Thursday, March 31, 2011

Looking for a Cause -- updated

(I ran this piece over 5 years ago. Good to know they're still going strong!)Bloomfield,NJ: The New Jersey Conservation Foundation has preserved over 100,000 acres of land throughout the state to protect our state’s precious natural resources and beautiful natural areas. NJCF’s land protection program focuses on select project areas and greenways that have been identified as critical to our future. From the Highlands to the Pine Barrens to the Delaware Bayshore, NJCF has protected farms, forests, wetlands and urban and suburban parks.
Through acquisition and stewardship, NJCF protects strategic lands; promotes strong land use policies; and forges partnerships to achieve conservation goals. Since 1960, NJCF has protected tens of thousands of acres of open space. For more information, call 1-888-LAND-SAVE, or visit

Monday, March 28, 2011

How a Loan Modification or Short Sale Affects Your credit score?

Bloomfield, NJ – Your credit score will be affected by late mortgage payments and a short sale. However, there are 2 things that are considered horrible on your credit report. Foreclosure and bankruptcy.

Discover how other sellers successfully did a short sale to avoid foreclosure by clicking here.

A foreclosure or bankruptcy will almost immediately lower a credit score by around 100 to 120 points. (The number is not hard and fast – it all depends upon what the score was before the foreclosure, and other factors that the credit bureaus don’t like to share.) The way that they write the algorithm, a foreclosure will keep on pushing your score down for the next 2 years! A foreclosure can also stay on a credit report for 7 years.

Short sales are different from a foreclosure. Short sales and loan modifications by themselves do not hurt a credit score (depending on how they are reported.) It is the missed payments that ding your credit report. How a short sale is coded/reported to the credit reporting bureau does make a difference in the affect it has on your score. It could be reported as a charge-off, a 120 day late payment, or a settled account.

Any of these are dings on the credit report, averaging 100 points. Here is the good news. The way they do the algorithm, it will damage your score for a shorter length of time than the 2 years a foreclosure does.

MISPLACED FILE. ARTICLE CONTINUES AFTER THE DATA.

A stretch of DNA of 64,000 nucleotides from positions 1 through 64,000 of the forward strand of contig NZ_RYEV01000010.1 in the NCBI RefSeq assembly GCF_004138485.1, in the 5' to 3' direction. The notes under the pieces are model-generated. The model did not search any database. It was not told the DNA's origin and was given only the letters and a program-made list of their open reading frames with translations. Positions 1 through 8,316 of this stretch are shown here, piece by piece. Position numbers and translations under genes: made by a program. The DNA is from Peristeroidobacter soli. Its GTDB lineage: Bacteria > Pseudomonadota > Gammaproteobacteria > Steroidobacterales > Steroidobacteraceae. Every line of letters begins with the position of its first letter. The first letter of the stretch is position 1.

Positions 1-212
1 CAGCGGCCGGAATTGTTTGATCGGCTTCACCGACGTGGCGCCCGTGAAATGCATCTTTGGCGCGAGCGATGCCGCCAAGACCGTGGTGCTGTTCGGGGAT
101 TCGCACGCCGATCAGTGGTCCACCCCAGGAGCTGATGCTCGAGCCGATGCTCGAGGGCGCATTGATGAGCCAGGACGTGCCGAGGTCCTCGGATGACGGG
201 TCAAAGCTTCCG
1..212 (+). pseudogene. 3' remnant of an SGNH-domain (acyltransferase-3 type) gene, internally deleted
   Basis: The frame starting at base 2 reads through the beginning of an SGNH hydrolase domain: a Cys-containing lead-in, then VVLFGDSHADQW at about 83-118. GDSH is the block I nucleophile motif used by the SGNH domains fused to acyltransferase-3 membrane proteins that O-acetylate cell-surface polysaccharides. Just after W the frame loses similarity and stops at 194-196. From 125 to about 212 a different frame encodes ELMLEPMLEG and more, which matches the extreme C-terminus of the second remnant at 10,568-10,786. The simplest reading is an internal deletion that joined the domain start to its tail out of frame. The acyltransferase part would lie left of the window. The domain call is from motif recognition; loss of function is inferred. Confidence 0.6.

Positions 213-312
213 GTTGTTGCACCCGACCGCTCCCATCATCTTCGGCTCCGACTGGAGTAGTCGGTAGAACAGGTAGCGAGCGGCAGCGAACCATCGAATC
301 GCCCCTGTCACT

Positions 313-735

How a short sale is reported to the credit bureaus is something that can be negotiated as part of the process of the sales negotiations. Good negotiators can have a positive impact here. But, in the end, the credit score should not be the first thing to consider when facing the decision to short sale a home. You need to look at what is best for your family financially. The credit score is secondary to that.

Get advice from a trusted source, and then make an informed decision.

Thursday, March 24, 2011

February Existing Home Sales Decline following Sustained Gains

Washington – Existing-home sales fell in February following three straight monthly increases, according to the National Association of REALTORS®. Existing-home sales, which are completed transactions that include single-family, townhomes, condominiums and co-ops, dropped 9.6 percent to a seasonally adjusted annual rate of 4.88 million in February from an upwardly revised 5.40 million in January, and are 2.8 percent below the 5.02 million pace in February 2010.

Lawrence Yun NAR chief economist, expects an uneven recovery. “Housing affordability conditions have been at record levels and the economy has been improving, but home sales are being constrained by the twin problems of unnecessarily tight credit, and a measurable level of contract cancellations from some appraisals not supporting prices negotiated between buyers and sellers,” he said. “This tug and pull is causing a gradual but uneven recovery. Existing-home sales remain 26.4 percent above the cyclical low last July.”

A parallel NAR practitioner survey2 shows first-time buyers purchased 34 percent of homes in February, up from 29 percent in January; they were 42 percent in February 2010.

All-cash sales were a record 33 percent in February, up from 32 percent in January; they were 27 percent in February 2010. Investors accounted for 19 percent of sales activity in February, down from 23 percent in January; they were 19 percent in February 2010. The balance of sales were to repeat buyers.

The national median existing-home price3 for all housing types was $156,100 in February, which is 5.2 percent below February 2010. Distressed homes – sold at discount – accounted for a 39 percent market share in February, up from 37 percent in January and 35 percent in February 2010. “The decline in price corresponds to the record level of all-cash purchases where buyers – largely investors – are snapping up homes at bargain prices,” Yun explained. “We’d be seeing greater numbers of traditional home buyers if mortgage credit conditions return to normal.”

NAR President Ron Phipps, broker-president of Phipps Realty in Warwick, R.I., said buyers should look into loan availability as soon as they decide they want to buy. “Despite very affordable mortgage interest rates, credit remains a challenge – buyers should check their personal credit, and mortgage availability in their area,” he said.

Tuesday, March 08, 2011

Real Estate Do's and Don'ts

As spring approaches, HGTV's is a great resource for anyone wanting to get up to speed in the Real Estate market. They've recently asked some of today's top real estate experts to compile a list of moves to make and mistakes to avoid when buying or selling a home.
Along with their brief but informative video clips, you'll find links dealing with every aspect of home ownership and a search engine for recent MLS listings anywhere in the U.S.